Hard to miss the likelihood that Wisconsin may pay while Illinois reaps benefits.
THERE IS A SUBTEXT to the planned Foxconn development in Wisconsin, with its possible 13,000 jobs, and that's this question: Where will those job seekers come from?
The state currently is experiencing very low unemployment percentages, and that's a good thing. People who want to work have jobs.
But it also means potential employees with skills are scarce, especially those possessing high-tech savvy and good educations. Likewise, business studies have identified a shortage of skilled workers as one of the biggest challenges facing Wisconsin in the coming years.
SO, CONSIDER TWO FACTORS related to that documented Wisconsin workforce situation.
First, Foxconn chose to locate at a site between Racine and Kenosha in Wisconsin's far southeast corner.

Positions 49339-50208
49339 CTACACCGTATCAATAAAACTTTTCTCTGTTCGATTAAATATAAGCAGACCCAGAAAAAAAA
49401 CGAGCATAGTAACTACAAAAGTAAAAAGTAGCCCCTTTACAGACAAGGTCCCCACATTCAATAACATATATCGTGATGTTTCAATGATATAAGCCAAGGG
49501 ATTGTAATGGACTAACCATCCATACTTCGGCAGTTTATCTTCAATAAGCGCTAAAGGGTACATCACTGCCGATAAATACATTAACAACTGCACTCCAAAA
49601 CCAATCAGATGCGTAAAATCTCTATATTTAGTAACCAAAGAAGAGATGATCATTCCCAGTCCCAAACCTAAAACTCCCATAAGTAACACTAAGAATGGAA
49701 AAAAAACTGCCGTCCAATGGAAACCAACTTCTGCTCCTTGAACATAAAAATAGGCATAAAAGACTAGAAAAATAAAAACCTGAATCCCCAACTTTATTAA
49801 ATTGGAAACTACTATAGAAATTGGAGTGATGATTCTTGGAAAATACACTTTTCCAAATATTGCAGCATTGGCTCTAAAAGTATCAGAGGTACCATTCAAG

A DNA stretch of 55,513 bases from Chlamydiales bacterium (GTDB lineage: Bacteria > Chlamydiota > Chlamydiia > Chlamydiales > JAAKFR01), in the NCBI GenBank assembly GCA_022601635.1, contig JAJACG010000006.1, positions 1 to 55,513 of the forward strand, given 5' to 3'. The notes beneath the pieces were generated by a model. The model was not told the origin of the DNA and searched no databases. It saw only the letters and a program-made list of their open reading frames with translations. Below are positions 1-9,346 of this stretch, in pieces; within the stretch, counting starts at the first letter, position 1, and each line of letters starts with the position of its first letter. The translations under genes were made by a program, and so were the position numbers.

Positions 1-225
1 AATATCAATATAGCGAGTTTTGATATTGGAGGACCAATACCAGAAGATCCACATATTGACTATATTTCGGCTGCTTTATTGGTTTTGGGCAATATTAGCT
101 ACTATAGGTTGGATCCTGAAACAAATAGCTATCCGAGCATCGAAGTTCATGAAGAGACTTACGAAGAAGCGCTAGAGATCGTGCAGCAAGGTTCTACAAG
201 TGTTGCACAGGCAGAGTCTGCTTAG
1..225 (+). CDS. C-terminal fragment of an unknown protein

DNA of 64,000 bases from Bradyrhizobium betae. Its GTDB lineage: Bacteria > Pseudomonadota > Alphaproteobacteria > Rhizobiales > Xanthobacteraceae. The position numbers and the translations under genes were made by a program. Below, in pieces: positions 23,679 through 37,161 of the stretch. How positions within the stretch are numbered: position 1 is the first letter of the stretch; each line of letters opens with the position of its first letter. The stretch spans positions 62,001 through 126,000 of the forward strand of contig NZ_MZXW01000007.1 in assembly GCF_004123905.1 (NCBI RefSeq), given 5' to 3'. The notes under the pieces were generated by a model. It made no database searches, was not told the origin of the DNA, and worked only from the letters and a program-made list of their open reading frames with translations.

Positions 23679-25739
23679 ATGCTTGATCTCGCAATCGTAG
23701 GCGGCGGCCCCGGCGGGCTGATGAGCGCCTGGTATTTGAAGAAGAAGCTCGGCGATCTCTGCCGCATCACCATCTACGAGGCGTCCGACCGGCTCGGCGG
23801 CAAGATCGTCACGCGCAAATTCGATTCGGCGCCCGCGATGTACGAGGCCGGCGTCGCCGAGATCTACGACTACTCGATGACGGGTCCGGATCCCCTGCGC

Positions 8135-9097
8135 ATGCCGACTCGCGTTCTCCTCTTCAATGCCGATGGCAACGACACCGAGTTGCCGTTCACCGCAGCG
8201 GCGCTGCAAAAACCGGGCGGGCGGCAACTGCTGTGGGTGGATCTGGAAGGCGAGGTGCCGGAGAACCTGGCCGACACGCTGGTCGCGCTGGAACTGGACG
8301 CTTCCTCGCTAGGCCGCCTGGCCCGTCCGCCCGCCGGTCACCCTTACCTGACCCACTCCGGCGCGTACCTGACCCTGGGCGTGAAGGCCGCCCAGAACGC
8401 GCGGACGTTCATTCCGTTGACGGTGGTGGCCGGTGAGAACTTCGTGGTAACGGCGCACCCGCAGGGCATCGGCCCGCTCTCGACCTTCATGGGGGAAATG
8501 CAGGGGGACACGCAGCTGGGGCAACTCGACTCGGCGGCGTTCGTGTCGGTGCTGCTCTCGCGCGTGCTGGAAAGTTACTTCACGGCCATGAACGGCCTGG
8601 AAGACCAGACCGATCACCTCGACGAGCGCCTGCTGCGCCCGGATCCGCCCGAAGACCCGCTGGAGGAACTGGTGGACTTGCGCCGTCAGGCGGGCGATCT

Second, Wisconsin state government just announced it is launching a multi-million dollar ad blitz covering the Chicago area urging millennial professionals to abandon the big city and move north. The ad campaign highlights Wisconsin's short commutes, pristine lakes and quality of life.
The conclusion is fairly obvious. Foxconn expects to draw workers - needs to draw workers - from the people-packed Chicago metropolitan area. And state officials hope to entice as many workers as possible to actually move here so Wisconsin gets the benefits.
OTHERWISE, OF COURSE, Illinois workers commuting to Foxconn will pay their income taxes, their property taxes, their sales taxes, their fuel taxes and more to Illinois, not Wisconsin.
Meanwhile, Wisconsin taxpayers will be paying the tab for the extensive incentives given to Foxconn so the company would build here. State and local incentives are well over $3 billion, a package officials acknowledge - even under the best circumstances - taxpayers won't break even on for at least 25 years.
Is it all worth it? That particular riverboat gamble mostly is unknowable at this point.
This much, though, is clear: Every job filled by an Illinoisan instead of a Badger will be bad news for those picking up the tab for billions in tax incentives.